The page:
"At last, almost at the midnight hour, came a messenger running to the tower with the news that a child had been born—a son, Allah be praised. Then I set me instantly to my task, and it was with deep thankfulness I saw that the conjunction of the planets and stars was highly favourable. I carefully recorded the exact position of each heavenly body, and had already read from my rough chart strength and valour for the boy that had just been born, beauty of figure, good endowments of mind, when once again I lifted my eyes to the heavens. But to my horror and dismay at that very instant a streak of fire shot from west to east across the first house, straight toward the planet there ruling, where it disappeared. Just the fraction of a second had passed in the passing of that fiery star. But I knew what it meant, for my grandfather had instructed me in this matter. The child into whose horoscope had come this dread intruder was destined, if he lived beyond infancy, to slay his own father. And with the heaviness of lead this foreknowledge of destiny settled on my soul.

"My head had sunk dejectedly on my breast, when I started up at the touch of a hand on my shoulder, and the greeting of a joyous voice—that of Mirza Shah.

"'A son, Syed Ali, a son. Joy, joy, joy! And now, what do the stars say?'

"Was it cowardice, was it pity, was it sympathy for him in his long deferred happiness, that prompted me to act as I did? Even at this day I myself cannot answer the question. Perhaps it was just unthinkingly on the spur of the moment that I did what I did. Without a word I thrust into Mirza Shah's hand the roughly completed horoscope. There was no note in it of the flaming star that at the last had marred the favourable showing.

"Mirza Shah, under my instructions, had become skilled enough to interpret the general significance of such a diagram with its accompanying symbols.

"'Ah, my friend,' he exclaimed in fervent delight, 'this is indeed excellent. He will be clever and brave and handsome, everything that a father could wish. Get ready the emblazoned scroll at once. Now I shall go. There are others to whom to tell the glad news, and to your mistress even now shall I try to whisper the splendid omens the stars have traced for us here.'

"He tapped the rough chart with a forefinger, then handed it back to me, and was gone.

"Let my story hasten on, just as the years hastened on. The boy grew up to be a comely lad, much in my companionship, for he came to me to learn to read and write Persian and Arabic. But although I loved him well, never any single day did he come into my sight but my heart was smitten with self reproach. Why had I, by suppressing the truth, allowed this child to live even for an hour beyond the hour of his birth? The foreordained murderer of his good and noble father!—to my eyes the decree of fate was branded on the very brow of the boy.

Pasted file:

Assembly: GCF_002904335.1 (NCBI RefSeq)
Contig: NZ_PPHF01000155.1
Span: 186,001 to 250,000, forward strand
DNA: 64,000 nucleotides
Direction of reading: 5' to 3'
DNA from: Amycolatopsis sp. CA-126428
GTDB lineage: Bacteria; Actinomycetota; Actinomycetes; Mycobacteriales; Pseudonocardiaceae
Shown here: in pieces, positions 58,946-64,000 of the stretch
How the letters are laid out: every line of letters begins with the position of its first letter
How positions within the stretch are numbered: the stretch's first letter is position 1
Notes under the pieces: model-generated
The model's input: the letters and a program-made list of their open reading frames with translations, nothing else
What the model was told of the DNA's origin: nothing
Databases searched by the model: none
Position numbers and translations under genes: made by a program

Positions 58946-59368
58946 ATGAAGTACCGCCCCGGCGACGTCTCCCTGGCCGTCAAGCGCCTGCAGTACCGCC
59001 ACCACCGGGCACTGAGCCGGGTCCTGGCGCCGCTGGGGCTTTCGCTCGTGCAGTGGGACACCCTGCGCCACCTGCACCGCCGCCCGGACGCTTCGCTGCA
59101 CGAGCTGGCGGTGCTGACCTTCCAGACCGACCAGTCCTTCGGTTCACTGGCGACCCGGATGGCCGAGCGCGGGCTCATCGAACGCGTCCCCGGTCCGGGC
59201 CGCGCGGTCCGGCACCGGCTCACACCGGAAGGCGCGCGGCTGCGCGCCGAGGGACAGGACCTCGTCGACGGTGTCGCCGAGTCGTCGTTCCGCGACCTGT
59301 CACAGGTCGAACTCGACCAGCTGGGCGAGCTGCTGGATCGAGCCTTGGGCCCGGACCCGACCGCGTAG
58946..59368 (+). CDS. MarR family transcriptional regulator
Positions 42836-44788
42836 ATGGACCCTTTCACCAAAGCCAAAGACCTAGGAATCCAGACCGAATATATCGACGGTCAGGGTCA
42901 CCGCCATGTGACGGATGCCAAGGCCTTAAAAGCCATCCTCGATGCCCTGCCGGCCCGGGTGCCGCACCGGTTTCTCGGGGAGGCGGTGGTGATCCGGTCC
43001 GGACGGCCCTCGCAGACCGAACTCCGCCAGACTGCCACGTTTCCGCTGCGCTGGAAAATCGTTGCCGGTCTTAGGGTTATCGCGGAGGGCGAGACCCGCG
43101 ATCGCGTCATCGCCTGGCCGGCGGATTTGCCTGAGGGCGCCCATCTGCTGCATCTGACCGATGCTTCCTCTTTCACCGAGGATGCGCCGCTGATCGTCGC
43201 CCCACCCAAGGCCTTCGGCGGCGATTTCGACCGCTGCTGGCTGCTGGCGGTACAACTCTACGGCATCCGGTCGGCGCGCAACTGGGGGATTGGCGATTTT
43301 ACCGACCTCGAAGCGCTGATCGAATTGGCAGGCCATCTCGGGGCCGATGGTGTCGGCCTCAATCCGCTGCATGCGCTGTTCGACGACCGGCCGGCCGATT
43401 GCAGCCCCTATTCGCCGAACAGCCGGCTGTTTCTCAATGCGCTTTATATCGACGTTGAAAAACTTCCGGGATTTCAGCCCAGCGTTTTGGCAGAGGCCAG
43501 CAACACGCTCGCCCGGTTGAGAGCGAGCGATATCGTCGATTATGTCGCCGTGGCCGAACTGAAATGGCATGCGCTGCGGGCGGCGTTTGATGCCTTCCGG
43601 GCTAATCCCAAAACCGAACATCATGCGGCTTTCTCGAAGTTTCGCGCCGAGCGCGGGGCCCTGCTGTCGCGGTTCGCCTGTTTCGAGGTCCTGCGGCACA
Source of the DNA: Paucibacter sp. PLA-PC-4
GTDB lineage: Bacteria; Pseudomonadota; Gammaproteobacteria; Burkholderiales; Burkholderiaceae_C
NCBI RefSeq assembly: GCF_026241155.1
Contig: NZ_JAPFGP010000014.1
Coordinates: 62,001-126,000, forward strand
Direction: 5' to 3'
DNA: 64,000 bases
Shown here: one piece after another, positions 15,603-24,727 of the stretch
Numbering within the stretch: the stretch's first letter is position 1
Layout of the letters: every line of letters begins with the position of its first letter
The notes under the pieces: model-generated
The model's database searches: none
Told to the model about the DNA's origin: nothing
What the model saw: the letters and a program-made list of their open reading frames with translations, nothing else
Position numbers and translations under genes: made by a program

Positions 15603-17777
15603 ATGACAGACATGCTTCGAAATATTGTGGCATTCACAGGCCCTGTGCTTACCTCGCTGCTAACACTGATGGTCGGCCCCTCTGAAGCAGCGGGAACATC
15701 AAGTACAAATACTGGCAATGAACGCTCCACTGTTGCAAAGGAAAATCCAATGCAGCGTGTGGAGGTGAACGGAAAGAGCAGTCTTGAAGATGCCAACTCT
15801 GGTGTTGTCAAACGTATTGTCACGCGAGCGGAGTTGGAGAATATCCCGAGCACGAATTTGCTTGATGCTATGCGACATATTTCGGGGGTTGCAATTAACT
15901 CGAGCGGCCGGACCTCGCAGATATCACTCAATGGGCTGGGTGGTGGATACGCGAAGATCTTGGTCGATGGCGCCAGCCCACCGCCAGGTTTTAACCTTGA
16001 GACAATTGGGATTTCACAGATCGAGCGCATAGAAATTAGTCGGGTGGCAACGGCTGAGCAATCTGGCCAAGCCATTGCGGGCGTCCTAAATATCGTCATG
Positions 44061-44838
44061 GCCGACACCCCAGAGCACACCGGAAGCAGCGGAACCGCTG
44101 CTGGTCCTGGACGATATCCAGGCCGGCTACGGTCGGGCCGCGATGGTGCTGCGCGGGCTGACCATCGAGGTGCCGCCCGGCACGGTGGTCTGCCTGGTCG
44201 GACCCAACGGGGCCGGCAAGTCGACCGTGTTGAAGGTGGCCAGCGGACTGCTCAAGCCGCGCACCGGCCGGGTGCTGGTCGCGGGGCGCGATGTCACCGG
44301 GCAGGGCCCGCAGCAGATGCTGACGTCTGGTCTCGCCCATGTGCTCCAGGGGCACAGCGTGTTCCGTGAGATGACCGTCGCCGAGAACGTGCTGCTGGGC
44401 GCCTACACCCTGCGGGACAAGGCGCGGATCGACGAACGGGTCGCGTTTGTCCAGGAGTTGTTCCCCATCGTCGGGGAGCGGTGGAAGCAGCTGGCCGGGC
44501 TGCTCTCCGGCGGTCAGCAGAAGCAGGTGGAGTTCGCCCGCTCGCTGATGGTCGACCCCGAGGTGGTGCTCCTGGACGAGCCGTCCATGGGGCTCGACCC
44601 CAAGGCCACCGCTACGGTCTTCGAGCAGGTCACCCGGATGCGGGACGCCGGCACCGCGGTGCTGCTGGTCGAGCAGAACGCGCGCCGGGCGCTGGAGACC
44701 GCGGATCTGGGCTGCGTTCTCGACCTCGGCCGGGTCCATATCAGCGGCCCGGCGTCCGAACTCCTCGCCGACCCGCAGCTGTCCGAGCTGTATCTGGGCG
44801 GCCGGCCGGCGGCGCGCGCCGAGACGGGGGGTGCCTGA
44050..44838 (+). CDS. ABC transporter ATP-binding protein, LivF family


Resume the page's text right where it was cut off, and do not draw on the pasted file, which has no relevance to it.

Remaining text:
"Yet did I console myself and justify myself. At times I even dared to indulge a doubting mood as to the certainty of the celestial writing of fate. Could a bright, open-faced child like this one seated at my knee, book in hand, ever come to commit the most abominable of human crimes—to slay his own dearly loving father?

"'Impossible!' I would murmur to myself, and would thus resolutely shut the gates of my heart to the whispering of conscience.

"But in any case it was now too late to speak. The boy was endeared to his father and to his mother, the idol of both their lives. Mirza Shah would have gladly died, well I knew, for his son. Why then should I interfere? Kismet! Let destiny take its course. Even I, in withholding the truth, had been an instrument in the hand of fate. And had it not been written that I should so act? Who, indeed, but Allah can change the course of events?

"By such arguments I became reconciled to abide with peace of mind the workings of destiny. And so years rolled on.

"When Prince Hasan, as the lad had been named, had attained the age of seventeen, it befell that the Emperor Humayun, son of Baber, made a progress through the Kashmir Valley, receiving homage from his feudatories, among whom was Mirza Shah. And the magnificent retinue of the mighty Mogul so impressed our young prince, that he must needs beg the privilege of joining the imperial bodyguard. This request was readily granted, for Humayun was trying to gather around him the best young blood in Hindustan, Rajput as well as Moslem, so that each race alike might be keen in the defence and proud of the glory of the great Mogul Empire.

"Thus it came about that Prince Hasan, superbly mounted and dressed in a suit of fine chain armour beneath his upper silken garments, rode forth from the valley where he had been reared, accompanied by the tearful blessings of his father and mother.

"A year passed, and then Mirza Shah himself, summoned by special messenger, departed on a visit to the Court at Agra. When two months later he returned, never did I know such a change to have been wrought in so brief a time on any man. He was grey and haggard; his eyes were sunken. And to me he came almost first of all in the palace, to consult the stars.